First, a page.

Autumn is the time of year I really get back into crafts. Maybe it has something to do with all those years of going back to school, collecting objects for the nature table, making leaf rubbings and chestnut animals. Or maybe it is because the evenings are growing dark and it just feels right to be snug and cosy inside with a project or two on the go.
Over the past few weeks we’ve done some crafts with the children – walnut ladybirds, felt bags and paper toadstools, to name a few – but in the evenings when they are sleeping soundly I have been doing my own crafts – crocheting, making felt flowers and fiddling about with fabrics.
Inspired by some fabric pumpkins I spotted in my Instagram feed last Thursday, I decided to put some of my fabric remnants to use and have a go at making my own fabric pumpkins. Luckily I had everything I needed here in the house and was able to pursue my spur of the moment idea.
Making the pumkpins was so much quicker than I had imagined. In the space of an hour and a half I had made three, and that was at a leisurely pace while watching TV. Using a sewing machine for the first part makes it all quite fast, but if you don’t have one or couldn’t be bothered dusting it off, you can easily sew it by hand.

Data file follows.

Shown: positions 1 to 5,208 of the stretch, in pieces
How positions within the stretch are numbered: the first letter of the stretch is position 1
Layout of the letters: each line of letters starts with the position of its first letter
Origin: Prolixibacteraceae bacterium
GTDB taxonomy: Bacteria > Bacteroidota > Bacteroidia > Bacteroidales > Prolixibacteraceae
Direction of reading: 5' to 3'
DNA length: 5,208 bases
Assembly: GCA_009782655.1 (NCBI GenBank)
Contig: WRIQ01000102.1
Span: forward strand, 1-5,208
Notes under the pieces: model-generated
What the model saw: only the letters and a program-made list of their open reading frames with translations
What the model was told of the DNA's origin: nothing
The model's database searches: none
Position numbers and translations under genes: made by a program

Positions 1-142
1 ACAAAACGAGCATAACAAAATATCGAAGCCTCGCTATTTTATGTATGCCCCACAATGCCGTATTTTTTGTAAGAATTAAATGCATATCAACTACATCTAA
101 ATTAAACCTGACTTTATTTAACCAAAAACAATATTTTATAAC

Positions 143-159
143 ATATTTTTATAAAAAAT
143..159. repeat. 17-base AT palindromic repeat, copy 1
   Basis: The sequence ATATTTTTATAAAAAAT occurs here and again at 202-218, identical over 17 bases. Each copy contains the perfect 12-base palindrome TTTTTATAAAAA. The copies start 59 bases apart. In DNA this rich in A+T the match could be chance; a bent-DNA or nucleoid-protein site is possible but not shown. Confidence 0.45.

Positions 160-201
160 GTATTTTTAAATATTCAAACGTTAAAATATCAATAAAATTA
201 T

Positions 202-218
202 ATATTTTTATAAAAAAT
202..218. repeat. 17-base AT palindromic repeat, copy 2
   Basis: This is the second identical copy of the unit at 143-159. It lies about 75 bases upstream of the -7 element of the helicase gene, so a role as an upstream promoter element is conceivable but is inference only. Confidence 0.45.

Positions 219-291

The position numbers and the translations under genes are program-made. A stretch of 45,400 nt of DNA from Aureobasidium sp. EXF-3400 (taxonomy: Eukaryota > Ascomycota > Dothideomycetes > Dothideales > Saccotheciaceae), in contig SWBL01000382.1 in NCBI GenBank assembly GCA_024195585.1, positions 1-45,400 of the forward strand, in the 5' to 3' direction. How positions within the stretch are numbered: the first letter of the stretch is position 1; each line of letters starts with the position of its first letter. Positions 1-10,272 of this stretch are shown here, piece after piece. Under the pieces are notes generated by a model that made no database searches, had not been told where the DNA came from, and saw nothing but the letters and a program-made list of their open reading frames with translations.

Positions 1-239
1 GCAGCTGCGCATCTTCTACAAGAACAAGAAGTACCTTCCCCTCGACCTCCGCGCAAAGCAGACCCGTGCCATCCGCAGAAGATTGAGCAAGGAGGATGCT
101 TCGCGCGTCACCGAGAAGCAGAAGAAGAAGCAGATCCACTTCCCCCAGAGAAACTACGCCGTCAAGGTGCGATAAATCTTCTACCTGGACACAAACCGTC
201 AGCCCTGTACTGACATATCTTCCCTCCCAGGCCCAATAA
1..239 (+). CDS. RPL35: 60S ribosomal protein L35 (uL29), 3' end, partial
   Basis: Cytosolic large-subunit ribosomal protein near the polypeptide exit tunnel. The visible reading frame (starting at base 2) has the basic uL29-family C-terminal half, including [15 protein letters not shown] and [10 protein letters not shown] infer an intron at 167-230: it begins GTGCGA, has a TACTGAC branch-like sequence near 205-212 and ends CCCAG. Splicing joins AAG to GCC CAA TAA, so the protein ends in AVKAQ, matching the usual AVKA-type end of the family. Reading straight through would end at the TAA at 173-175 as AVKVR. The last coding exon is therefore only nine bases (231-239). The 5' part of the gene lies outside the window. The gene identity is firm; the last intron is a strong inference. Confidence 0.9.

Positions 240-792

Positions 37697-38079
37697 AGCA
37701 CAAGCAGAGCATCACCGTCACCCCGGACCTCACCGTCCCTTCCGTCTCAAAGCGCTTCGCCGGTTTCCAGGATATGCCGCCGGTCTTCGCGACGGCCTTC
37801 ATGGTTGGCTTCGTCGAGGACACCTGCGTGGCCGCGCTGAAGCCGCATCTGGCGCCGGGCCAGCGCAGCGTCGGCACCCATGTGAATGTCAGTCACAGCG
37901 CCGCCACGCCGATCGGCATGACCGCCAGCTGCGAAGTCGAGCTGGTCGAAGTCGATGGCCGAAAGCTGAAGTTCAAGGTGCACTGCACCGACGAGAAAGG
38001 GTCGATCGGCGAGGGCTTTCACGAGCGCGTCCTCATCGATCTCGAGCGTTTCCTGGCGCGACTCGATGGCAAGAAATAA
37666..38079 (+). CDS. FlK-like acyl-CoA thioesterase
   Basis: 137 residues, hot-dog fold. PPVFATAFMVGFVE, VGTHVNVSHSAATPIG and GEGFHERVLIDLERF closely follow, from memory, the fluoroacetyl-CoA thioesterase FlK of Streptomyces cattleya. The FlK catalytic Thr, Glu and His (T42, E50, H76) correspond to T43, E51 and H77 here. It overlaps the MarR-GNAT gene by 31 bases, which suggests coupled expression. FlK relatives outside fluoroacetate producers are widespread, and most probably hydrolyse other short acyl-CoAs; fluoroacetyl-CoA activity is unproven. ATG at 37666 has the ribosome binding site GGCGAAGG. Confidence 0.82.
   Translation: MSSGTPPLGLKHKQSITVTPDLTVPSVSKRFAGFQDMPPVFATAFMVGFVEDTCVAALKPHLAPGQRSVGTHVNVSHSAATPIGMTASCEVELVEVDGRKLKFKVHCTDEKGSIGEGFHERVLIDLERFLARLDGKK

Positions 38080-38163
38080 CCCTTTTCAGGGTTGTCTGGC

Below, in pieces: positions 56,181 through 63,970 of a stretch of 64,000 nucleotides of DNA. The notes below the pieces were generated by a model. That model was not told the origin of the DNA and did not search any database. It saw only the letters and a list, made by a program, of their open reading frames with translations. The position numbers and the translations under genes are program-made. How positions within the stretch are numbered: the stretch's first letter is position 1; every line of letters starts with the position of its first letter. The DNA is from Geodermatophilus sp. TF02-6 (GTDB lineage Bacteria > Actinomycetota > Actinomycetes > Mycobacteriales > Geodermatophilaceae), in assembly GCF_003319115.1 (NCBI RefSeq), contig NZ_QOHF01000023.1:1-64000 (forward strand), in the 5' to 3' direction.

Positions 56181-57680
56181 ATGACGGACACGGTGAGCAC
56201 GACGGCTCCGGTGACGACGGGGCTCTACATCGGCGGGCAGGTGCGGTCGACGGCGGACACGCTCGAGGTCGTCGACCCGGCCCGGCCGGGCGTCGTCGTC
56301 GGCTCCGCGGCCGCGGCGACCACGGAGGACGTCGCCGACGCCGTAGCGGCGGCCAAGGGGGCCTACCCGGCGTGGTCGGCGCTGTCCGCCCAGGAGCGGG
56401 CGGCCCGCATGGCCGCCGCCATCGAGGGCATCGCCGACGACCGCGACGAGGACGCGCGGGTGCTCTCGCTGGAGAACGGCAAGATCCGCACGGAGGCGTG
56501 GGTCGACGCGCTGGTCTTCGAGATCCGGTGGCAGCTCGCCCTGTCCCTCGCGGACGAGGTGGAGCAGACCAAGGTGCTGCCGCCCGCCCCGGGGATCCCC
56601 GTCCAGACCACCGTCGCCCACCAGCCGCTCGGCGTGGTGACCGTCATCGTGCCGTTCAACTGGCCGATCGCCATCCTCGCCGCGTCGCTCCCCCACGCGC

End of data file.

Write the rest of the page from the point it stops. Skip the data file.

You can make them as large or as small as you like. The key thing to remember is that your fabric has to be twice as long and wide, e.g. 20 x 40 cm. The pumpkins shown in the photos here were made with 25 x 50 cm rectangles of fabric.
What you’ll need:
Rectangles of fabric
Strong thread or fine twine
Wadding or soft toy filling
Twigs / Sticks
Ribbon or twine
Hot glue gun
Per pumpkin you need to take one rectangle of fabric and fold it in half, right sides together, to a square. Using the sewing machine or by hand with backstitch, sew a straight line along the edge where the two ends join.
By hand, use a tacking stitch to stitch along on the the other ends then pull the thread so that the fabric puckers up. Secure the end and turn the fabric right side out. You should have a little bag.
Fill the bag with balled up wadding or with soft toy filling, making sure to stuff as much in as you can. You want your finished pumpkin to be nice and plump.
To close the pumpkin, fold the top edge of the fabric inwards and stitch around the whole of the top of the fabric with a tacking stitch as if you were tacking a hem. Then pull the thread to pucker the fabric, like on a drawstring purse. Secure the thread with a knot.
Using doubled thread or fine twine, divide the pumpkin into six sections. You can do this by securing the thread or twine with a stitch at the top of the pumpkin and again at the bottom, pulling the thread tightly to draw in the fabric and filling. Repeat until you have six sections.
Use the hot glue gun to stick a twig or short stick at the top of the pumpkin as a stalk. You can tie a short length of ribbon or rough twine around the stalk to give a more rustic look.